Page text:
“I was raised to honor and cherish this ethic of absolute, unquestioned, unqualified African American unity,” Robinson remarks—but then he continues: “Then again, that was some time ago.” The sense of blackness as a single experience has long been fragile. Today it is founded largely on blacks’ relationships with the police. Robinson fears for his sons’ fate if nabbed for “driving while black,” and expounds at gratuitous length upon Henry Louis Gates’s front-porch arrest last summer. The problem is that relations with law enforcement, albeit important, are a thin basis for a collective identity. This one issue cannot suffuse the wholeness of millions of diverse and individual souls, black though they be. Especially beyond the inner city, this focus on the fuzz becomes more sentiment than self-perception.
This gestural quality is neatly illustrated by a Pew study that Robinson cites, in which blacks making over $100,000 a year were the most likely to insist that black people remained a single community (Robinson notes that blacks of this stratum were also more deeply skeptical of the plausibility of Obama’s election). Clearly, the affluent are burdened less concretely by racism than the middle class and the poor, and one senses a hyper-enlightened survivor’s guilt in their pessimism.
To refuse to step outside of the “unity” box requires, today, a degree of doubletalk, and Robinson exhibits this himself in places. He bemoans whites’ unawareness that there is a substantial black middle class (“It’s almost like failing to notice the existence of Australia”), but then also assails whites’ misimpression that racism no longer holds blacks down, with the bugaboo then being the “invisibility” of the black poor. True to form, Robinson treats Hurricane Katrina as “revealing” black poverty to America—an America in which rap music celebrating the ghetto is the nation’s most popular music and the film Precious is a blockbuster hit. Sensing the dissonance, he allows that black poverty in 2005 was “something the nation knew,” but in a fashion “increasingly abstract—useful as a statistic to cite in arguments about affirmative action.” But how, exactly, would we determine that America’s awareness of black poverty was sufficiently non-abstract? Especially if it is insultingly concrete to make a movie about it?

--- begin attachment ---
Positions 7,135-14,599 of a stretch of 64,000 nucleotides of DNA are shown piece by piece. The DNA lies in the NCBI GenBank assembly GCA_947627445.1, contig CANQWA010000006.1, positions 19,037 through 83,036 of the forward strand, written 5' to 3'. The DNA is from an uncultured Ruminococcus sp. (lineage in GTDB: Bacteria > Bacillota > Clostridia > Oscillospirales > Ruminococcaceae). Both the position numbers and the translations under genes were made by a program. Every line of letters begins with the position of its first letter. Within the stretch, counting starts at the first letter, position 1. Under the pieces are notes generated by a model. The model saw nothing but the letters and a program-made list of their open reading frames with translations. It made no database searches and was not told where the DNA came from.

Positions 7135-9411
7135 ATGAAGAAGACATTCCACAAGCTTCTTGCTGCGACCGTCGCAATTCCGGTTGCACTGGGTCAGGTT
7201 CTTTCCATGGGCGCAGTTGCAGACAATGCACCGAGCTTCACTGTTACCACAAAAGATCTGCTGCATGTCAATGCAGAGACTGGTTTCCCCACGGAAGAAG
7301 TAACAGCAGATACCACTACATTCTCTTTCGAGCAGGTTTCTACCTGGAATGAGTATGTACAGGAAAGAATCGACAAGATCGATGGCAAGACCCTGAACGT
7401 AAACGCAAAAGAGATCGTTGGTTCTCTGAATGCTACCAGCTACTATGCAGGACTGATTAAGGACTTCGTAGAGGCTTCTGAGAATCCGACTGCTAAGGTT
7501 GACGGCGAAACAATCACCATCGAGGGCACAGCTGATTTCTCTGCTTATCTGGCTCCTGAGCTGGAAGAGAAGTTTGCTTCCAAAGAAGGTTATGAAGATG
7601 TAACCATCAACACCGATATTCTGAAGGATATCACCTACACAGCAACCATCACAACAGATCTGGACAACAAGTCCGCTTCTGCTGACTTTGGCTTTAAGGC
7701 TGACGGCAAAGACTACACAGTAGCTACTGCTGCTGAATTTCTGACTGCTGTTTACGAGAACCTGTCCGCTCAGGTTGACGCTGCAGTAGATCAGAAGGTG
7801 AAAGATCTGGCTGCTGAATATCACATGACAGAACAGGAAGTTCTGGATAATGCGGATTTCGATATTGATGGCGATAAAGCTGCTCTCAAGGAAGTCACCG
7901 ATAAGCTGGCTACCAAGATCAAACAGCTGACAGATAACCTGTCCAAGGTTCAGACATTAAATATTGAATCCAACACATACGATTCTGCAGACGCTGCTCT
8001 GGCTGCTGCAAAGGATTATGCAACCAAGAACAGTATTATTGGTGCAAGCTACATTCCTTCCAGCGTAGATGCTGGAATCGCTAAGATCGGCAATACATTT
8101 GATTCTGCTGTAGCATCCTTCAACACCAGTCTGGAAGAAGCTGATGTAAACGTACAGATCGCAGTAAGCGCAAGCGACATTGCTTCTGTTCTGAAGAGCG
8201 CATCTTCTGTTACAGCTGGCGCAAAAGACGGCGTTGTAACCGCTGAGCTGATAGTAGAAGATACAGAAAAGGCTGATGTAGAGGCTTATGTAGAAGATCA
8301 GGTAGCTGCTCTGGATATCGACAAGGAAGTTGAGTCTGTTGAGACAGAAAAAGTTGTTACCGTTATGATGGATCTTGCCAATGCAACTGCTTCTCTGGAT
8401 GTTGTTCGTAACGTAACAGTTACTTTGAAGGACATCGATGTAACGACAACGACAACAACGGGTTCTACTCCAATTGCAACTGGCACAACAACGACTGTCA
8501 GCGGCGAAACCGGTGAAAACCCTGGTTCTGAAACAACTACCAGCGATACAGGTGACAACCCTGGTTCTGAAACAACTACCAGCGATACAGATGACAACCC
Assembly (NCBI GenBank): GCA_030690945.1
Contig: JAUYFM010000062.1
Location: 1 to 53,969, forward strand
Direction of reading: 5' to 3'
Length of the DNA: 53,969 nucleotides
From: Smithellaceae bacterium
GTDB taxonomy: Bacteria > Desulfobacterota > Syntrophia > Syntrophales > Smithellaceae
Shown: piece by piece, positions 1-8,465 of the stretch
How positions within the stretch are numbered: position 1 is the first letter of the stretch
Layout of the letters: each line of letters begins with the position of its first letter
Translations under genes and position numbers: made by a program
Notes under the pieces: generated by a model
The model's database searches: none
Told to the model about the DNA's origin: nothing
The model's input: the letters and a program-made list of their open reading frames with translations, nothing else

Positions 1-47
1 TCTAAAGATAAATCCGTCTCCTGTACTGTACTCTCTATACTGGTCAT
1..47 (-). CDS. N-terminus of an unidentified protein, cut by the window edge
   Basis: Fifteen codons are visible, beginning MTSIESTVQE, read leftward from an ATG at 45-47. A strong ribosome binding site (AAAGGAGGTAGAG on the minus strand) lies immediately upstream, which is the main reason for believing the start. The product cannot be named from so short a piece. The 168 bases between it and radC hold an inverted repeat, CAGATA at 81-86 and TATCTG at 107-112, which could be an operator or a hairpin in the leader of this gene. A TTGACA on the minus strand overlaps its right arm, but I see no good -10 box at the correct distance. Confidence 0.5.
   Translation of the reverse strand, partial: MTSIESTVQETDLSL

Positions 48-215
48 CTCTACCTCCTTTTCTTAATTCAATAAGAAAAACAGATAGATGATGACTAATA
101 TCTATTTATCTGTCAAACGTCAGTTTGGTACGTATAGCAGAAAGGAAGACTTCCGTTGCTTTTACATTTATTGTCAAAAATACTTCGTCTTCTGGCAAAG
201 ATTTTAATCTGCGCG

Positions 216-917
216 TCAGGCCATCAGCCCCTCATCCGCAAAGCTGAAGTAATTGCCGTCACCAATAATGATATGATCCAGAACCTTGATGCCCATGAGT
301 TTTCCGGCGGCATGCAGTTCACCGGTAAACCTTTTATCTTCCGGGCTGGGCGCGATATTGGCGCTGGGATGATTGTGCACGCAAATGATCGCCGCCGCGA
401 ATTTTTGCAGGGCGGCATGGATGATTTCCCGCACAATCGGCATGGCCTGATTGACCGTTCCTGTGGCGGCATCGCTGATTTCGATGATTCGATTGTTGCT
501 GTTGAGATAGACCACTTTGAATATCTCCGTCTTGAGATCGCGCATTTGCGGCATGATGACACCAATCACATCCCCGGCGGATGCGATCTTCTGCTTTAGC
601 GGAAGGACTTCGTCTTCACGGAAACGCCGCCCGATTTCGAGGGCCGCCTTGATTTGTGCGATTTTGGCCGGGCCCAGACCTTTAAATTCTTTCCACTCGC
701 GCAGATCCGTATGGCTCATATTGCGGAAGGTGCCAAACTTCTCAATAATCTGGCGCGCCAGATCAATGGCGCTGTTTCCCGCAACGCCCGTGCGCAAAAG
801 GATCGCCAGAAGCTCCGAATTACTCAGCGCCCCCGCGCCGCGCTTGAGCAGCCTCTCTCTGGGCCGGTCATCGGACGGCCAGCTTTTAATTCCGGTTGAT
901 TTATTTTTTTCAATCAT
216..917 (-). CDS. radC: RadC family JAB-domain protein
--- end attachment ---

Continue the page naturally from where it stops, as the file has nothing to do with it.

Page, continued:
Here is a typical passage of Robinson’s book: “I would argue that mandatory sentencing laws and the differential treatment of offenses involving crack cocaine versus powder cocaine boost the African American incarceration rate, as does the fact that Abandoned black neighborhoods are generally policed with Fort Apache-style aggressiveness. But I don’t believe these factors are enough to explain the entire disparity. Family breakdown, untutored parenting, failed schools ...” I need not even quote further; we know the drill, to which Robinson appends: “The impact is more easily defined than the cause.”